PACIFIC COUNTY — Last weekend was supposed to be a hot one, but it turned out to be a scorcher. As a result, Pacific County likely reached its highest temperature on record when downtown Raymond reached an unofficial peak of 113° at 3:45 p.m. on June 27.
Tourists from around the state flocked to the Long Beach Peninsula, hoping to escape the heat, yet found that the heat followed them. Residents reported varying temperatures throughout the day, with an astonishing 107° reported in Long Beach. The semi-official Washington State University weather station on Cranberry Road topped out at 99°.
“[The heatwave] was an all-time record for just about everywhere in the state,” Pacific County Emergency Management Director Scott McDougall said Monday. “I have heard everything from 110-116 yesterday, and I think we were looking at 106-107 in South Bend as the high temperature.”
Power usage surge?
According to Manager Jason Dunsmoor, Pacific County PUD hasn’t seen a significant increase in power usage from residents running fans nonstop or air conditioning units. But he was affected by the unpleasant heat and found refuge in front of an air conditioner.
“Definitely hot yesterday, [the] reader board hit 113° in downtown Raymond, that’s a record, at least in my lifetime here,” Dunsmoor said. “Power usage is up a little more than normal, but nothing close to winter peak load. Definitely a lot of AC usage this weekend. I know mine was still going this morning trying to catch up.”
One of Dunsmoor’s crews even had to venture out into the blazing sun to restore power to some sweltering customers. The repairs were an easy fix, he reported, but it probably felt like days to the customers.
“A tree fell into the lines at 318th and Sandridge, [we] just had to cut it out and re-energize,” Dunsmoor said. “Car hit a padmount transformer north end of Surfside. Once it was found, [it was] an easy fix for the crew. I wish whoever hit it would have told us.”
Astonishing temperature shift
If the heat wasn’t an oddity itself, University of Washington Professor Cliff Mass has predicted that the temperature shift between June 28-29 will likely be one of the most drastic on record. The daytime highs of over 100 degrees across the Pacific Northwest are expected to be followed by upwards of a 60-degree drop.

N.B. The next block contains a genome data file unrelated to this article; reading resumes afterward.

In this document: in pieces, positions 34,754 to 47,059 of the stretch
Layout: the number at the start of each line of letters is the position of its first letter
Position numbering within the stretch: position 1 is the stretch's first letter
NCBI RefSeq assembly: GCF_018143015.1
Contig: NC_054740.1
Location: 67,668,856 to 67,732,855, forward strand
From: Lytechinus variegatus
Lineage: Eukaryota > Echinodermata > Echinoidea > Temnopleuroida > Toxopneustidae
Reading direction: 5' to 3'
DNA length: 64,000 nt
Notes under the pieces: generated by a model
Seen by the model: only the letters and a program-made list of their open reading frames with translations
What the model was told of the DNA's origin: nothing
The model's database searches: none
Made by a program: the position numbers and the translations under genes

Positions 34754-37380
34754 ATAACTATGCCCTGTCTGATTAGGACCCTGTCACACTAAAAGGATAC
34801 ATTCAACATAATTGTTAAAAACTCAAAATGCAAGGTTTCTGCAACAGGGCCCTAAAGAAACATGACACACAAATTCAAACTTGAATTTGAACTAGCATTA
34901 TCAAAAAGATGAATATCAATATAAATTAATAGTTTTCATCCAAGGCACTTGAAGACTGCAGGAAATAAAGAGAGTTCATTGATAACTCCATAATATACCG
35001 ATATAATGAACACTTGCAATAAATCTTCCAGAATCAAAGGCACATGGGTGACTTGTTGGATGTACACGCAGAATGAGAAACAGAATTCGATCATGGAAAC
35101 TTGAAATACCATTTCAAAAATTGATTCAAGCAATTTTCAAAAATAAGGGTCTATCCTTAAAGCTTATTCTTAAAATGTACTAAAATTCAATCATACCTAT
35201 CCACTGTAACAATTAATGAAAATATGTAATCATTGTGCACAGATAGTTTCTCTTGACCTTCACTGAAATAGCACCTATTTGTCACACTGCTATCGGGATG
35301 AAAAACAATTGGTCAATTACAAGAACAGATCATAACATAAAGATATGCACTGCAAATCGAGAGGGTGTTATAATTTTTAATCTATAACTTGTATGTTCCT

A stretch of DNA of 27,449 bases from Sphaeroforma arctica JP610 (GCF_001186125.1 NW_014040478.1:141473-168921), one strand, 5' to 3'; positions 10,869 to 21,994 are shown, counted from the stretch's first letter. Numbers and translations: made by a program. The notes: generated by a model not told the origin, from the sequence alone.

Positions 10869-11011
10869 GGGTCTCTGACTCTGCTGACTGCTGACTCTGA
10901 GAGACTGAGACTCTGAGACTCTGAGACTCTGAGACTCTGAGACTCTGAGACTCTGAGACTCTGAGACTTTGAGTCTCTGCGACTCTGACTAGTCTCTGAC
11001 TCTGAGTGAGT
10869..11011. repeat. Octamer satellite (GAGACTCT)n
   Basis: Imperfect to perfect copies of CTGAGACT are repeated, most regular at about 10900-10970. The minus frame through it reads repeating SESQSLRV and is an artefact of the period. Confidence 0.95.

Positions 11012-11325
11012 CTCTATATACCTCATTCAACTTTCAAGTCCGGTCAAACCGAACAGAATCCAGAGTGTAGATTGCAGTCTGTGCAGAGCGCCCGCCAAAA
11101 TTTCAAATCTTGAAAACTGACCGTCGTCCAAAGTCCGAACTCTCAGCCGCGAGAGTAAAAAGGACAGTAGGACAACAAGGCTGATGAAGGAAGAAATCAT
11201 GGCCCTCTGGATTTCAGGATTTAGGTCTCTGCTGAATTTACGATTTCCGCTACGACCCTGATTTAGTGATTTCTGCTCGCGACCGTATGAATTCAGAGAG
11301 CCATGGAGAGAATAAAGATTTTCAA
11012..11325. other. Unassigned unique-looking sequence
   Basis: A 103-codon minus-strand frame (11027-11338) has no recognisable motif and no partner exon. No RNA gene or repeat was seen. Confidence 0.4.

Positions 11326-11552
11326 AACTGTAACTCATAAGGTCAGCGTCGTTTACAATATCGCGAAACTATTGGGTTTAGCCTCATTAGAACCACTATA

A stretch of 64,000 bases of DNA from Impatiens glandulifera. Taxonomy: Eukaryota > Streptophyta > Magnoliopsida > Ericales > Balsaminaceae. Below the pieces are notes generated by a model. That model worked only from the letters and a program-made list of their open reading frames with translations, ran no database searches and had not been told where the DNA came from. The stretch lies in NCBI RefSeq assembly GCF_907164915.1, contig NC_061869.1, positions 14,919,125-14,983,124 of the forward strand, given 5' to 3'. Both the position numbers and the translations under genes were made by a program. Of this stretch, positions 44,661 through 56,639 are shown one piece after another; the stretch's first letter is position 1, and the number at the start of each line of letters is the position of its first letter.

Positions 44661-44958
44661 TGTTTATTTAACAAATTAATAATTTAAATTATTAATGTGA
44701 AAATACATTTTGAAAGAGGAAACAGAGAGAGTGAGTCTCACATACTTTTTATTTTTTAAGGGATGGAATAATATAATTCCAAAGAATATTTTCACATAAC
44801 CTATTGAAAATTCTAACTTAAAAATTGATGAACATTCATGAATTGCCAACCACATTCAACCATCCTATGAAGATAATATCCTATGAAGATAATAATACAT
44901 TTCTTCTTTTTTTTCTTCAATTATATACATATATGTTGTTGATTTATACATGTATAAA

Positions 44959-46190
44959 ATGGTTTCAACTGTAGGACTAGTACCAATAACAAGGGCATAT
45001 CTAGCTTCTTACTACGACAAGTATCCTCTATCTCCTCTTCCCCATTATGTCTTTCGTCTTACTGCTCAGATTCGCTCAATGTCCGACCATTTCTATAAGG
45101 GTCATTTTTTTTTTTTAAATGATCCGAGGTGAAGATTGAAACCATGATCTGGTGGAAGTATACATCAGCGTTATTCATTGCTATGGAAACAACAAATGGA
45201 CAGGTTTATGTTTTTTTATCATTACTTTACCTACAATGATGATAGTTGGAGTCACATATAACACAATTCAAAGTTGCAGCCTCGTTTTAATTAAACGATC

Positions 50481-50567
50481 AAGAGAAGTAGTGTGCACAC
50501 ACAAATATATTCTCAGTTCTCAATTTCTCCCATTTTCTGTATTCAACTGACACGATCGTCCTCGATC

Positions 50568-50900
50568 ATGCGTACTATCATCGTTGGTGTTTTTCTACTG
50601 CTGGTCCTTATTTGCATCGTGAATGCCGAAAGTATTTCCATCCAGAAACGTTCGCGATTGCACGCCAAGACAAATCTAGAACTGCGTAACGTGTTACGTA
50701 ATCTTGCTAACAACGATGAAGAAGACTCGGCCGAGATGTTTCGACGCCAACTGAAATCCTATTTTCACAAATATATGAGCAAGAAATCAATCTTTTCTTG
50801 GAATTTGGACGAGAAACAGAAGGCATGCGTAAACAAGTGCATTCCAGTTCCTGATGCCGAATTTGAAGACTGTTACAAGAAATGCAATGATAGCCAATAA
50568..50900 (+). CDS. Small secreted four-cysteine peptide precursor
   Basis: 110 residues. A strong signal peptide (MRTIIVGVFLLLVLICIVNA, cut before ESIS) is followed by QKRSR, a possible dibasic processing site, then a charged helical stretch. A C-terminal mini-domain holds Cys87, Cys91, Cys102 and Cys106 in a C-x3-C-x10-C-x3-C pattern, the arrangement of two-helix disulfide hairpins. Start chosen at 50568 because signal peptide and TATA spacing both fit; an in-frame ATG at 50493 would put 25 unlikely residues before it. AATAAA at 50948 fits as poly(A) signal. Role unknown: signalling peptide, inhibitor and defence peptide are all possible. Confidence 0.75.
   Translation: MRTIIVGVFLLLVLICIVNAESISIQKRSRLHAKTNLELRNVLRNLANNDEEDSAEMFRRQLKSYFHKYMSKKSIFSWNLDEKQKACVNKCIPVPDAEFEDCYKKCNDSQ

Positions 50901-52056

“After the temperature peaks around 5 p.m., it plummets steeply, like an insane meteorological roller coaster,” Mass said. “Some will be sweating in 110 temperatures around dinner time, but looking for a light sweater around 6 a.m.”
“The reasons for this profound shift? The thermal trough will begin to move eastward over the Cascades, with an onshore marine push bringing in cool air off the Pacific,” he added.
As the heatwave moves away, the county is expected to enjoy daytime highs in the upper 70s and comfortable overnight lows hovering in the upper 50s for at least the next week, with no sign of precipitation in the forecast. Forecasts suggest the dry period could last well beyond the next week, too.
It will be a great time to stroll out to the beach and enjoy the much more pleasant weather.
Welcome to the discussion.
Keep it Clean. Please avoid obscene, vulgar, lewd, racist or sexually-oriented language.
PLEASE TURN OFF YOUR CAPS LOCK.
Don't Threaten. Threats of harming another person will not be tolerated.
Be Truthful. Don't knowingly lie about anyone or anything.
Be Nice. No racism, sexism or any sort of -ism that is degrading to another person.
Be Proactive. Use the 'Report' link on each comment to let us know of abusive posts.
Share with Us. We'd love to hear eyewitness accounts, the history behind an article.